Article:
In the meantime, in 1954, Pat met Raymond Schlienz, a young Western Electric engineer from Brooklyn, N.Y., who was on a business trip in Dallas. They would marry in 1955 and remained married for 64 years until Ray's death. Following their marriage, they settled in Brooklyn, where Pat worked at a day care center. Later she worked as a registrar at New York University.
She was accepted into the graduate program in education at Columbia University's Barnard College, but put her educational ambitions on hold when she discovered she was pregnant in 1957. Shortly after that, she and Ray bought their first house, in Queens, and they welcomed their first son, Paul, into the world in 1958. Seven years later, in 1965, they would also be blessed with a second son, Mark, in 1965.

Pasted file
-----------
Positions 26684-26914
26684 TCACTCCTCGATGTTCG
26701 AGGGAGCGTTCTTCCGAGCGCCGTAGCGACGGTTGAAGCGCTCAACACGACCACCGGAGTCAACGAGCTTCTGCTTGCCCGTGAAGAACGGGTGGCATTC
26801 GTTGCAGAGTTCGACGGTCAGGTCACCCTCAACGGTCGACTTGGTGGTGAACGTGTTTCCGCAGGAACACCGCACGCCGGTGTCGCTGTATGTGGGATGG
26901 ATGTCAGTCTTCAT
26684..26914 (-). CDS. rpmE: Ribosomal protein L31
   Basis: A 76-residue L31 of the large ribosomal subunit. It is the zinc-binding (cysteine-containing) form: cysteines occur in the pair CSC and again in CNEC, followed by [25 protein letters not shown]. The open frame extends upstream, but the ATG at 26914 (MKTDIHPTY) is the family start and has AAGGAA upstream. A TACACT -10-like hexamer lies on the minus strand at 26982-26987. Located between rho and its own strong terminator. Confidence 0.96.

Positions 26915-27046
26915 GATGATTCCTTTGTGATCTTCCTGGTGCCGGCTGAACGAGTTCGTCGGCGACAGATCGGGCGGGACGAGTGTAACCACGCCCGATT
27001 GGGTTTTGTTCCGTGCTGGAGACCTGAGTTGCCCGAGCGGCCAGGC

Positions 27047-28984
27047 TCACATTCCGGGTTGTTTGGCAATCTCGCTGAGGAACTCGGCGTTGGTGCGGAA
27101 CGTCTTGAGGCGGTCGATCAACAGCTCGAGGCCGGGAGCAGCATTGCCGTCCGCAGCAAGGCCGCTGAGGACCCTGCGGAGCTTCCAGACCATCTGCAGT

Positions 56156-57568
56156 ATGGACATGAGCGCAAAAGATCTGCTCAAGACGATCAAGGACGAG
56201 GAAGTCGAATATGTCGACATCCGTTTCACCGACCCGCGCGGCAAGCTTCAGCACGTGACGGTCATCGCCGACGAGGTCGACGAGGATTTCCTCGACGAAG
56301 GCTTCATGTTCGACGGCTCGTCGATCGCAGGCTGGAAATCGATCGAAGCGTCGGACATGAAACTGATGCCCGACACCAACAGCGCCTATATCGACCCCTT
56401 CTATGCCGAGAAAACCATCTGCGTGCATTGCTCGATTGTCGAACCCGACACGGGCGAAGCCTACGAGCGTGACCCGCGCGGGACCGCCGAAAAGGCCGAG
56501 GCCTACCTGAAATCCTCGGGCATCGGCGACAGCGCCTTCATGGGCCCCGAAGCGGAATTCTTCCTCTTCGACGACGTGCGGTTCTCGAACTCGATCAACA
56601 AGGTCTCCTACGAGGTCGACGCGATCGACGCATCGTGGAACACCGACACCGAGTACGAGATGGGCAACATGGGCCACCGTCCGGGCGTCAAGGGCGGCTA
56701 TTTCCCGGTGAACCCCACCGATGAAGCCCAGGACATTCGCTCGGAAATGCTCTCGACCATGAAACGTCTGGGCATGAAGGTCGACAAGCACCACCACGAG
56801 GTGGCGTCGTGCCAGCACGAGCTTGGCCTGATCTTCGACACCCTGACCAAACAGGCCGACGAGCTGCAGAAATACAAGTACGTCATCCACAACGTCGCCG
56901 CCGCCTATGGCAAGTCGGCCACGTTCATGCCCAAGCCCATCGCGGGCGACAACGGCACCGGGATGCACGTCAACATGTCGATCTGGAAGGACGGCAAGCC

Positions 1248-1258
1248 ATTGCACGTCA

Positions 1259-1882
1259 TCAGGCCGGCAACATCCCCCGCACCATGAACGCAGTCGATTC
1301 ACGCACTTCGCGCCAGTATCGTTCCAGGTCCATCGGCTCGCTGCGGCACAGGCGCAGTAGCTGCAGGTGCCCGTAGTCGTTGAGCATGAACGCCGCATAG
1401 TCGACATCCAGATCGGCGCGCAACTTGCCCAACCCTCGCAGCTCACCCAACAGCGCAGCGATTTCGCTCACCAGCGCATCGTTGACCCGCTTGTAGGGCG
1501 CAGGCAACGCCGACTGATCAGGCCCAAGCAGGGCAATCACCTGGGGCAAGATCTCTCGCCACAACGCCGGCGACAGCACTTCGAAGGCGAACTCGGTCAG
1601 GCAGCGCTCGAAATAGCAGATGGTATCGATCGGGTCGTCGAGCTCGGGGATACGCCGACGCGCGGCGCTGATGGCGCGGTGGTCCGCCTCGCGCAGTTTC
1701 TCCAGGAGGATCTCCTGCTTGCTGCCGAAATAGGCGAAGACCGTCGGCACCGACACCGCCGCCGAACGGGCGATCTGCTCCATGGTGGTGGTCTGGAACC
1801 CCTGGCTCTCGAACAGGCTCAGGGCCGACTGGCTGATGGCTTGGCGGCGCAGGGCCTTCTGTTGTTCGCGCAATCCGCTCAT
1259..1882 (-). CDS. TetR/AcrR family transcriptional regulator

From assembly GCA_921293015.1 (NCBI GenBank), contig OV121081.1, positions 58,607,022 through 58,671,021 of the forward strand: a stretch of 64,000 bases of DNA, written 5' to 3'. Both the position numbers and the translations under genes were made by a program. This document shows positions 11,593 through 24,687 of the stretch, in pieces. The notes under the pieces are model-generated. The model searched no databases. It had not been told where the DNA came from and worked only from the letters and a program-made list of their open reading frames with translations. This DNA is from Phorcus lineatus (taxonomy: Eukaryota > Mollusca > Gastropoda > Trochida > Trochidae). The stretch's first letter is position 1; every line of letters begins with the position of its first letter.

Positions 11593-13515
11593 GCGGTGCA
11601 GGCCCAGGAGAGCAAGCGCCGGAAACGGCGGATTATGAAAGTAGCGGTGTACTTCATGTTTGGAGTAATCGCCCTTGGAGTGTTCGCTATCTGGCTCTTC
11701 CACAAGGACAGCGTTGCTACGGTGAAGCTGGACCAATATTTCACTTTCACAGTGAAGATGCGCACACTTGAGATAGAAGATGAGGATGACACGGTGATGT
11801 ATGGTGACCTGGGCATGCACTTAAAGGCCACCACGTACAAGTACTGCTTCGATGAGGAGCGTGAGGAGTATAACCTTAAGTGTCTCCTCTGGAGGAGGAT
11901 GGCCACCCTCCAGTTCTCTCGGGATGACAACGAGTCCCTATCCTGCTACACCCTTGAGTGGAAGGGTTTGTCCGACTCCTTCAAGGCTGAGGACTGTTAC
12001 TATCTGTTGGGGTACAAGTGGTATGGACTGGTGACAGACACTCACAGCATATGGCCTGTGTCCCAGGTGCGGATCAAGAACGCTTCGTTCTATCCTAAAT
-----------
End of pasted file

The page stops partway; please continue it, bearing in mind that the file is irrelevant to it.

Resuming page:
In 1963, Ray was hired by Boeing to work on the U.S. manned space program. Pat and Paul moved with him to New Orleans, where the Apollo rocket booster was being assembled. Later, in 1967, Pat and the boys moved to Florida when Boeing transferred Ray to the Kennedy Space Center, where the family witnessed all of the Apollo launches, including the first manned flight to the Moon in 1969.
In 1973, Pat, Paul and Mark followed Ray to the Seattle area, where he would spend the rest of his career with Boeing. Pat remained primarily a homemaker although, during the 1980s, she took courses in social work at the University of Washington and worked in the legal department at Seattle's Rainier Bank.